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Iron Hawk owner pleased with results of six-month exemption

BY ERIC CLARK | NOVEMBER 08, 2012 6:30 AM

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A recently opened bar has created a new spot for University of Iowa students and community members alike — even the under-21 crowd.

Iron Hawk, 122 E. Washington St., opened on Sept. 22; it was given a six-month exemption to the 21-ordinance that all new restaurants have the opportunity to use.

The Iowa City ordinance allows new establishments to apply for an exemption. At the end of the exemption, owners must submit financial information if they’d like to keep the 21-ordinance at bay.

So far, owner Aric Kos said he’s pleased with the results.

“It helps us cater to fraternities and sororities,” he said. “They schedule dinners here, and if it goes past 10 o’clock, some of them would have to leave. [The exemption] allows them to stay and prevents us from losing business.”

The Iron Hawk owner believes underage drinking isn’t a problem in his establishment, but he understands that there is potential for abuse in the future.

“We do a pretty good job of monitoring it,” he said. “We’ve got staff that walk around and do checks for minors drinking.”

The Iron Hawk has seen only two alcohol-related citations issued to customers in the past month.

However, Iowa City police didn’t record any bar checks in the month of September.

University of Iowa sophomore Brett Kosowski hasn’t been to the Iron Hawk yet, but he can see why the exemption appeals to students.

“Being downtown, their alcohol sales will probably be high regardless,” he said. “It’s definitely not a bad business decision.”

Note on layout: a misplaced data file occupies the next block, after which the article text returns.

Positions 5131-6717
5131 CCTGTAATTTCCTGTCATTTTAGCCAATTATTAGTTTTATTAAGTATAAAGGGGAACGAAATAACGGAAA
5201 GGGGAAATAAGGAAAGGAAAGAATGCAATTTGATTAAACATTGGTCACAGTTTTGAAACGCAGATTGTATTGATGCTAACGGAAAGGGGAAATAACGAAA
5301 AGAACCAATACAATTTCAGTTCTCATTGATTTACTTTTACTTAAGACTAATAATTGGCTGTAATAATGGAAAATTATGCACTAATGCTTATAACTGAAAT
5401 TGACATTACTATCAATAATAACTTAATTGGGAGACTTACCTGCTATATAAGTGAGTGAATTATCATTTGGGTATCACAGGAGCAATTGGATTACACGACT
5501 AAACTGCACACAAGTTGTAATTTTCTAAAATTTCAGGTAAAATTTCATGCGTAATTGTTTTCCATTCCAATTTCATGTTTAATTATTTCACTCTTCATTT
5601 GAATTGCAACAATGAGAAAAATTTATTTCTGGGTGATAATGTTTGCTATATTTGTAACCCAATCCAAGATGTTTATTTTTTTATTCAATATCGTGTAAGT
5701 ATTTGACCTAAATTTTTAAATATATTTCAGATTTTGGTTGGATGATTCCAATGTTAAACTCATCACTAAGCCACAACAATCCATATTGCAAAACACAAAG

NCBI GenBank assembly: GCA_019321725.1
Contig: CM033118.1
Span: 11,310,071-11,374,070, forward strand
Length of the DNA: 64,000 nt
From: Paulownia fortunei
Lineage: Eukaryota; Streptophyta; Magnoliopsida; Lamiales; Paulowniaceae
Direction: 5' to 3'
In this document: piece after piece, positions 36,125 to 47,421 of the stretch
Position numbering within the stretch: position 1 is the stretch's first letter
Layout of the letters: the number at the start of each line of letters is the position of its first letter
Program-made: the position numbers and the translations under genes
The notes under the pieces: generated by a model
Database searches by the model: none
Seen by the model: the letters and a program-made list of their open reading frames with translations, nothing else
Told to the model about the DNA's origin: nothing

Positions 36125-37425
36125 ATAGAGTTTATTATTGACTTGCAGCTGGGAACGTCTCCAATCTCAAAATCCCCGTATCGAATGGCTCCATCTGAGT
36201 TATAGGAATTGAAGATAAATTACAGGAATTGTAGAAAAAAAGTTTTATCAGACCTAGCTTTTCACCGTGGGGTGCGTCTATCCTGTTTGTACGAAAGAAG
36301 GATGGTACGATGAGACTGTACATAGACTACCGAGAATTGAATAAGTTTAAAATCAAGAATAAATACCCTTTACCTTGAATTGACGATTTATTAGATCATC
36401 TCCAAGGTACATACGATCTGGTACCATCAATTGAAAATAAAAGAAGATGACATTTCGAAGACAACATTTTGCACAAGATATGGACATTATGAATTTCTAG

Alcohol currently makes up 40 percent of the restaurant’s profit, Kos said. Businesses are eligible for an exemption if their food revenue are more than 50 percent of the total profit.

City Councilor Jim Throgmorton said he thinks the ordinance is working well, and he supports it in general, but would not be against tweaking it.

“I’m open to considering some changes of the ordinance,” he said. “But I’m not advocating any particular change.”

Throgmorton said the ordinance was necessary to attempt to deter irresponsible consumption of alcohol downtown.

“We really had to do something to temper excessive drinking,” he said. “It is a major problem.”

UI junior Ben Nigg disagrees, saying the ordinance isn’t worth the trouble it causes.

“I feel like it doesn’t really help,” he said. “It just moves the scene to residential areas. [Excessive drinking] happens there just as much, if not more.”

In Kos’ eyes, the exemption is pleasing both him and his customers. He is not sure, however, if he will apply for a renewed exemption when the current one expires in May 2013.

Kos said if underage drinking becomes an issue in his establishment, it’s unlikely he’ll pursue a renewal.


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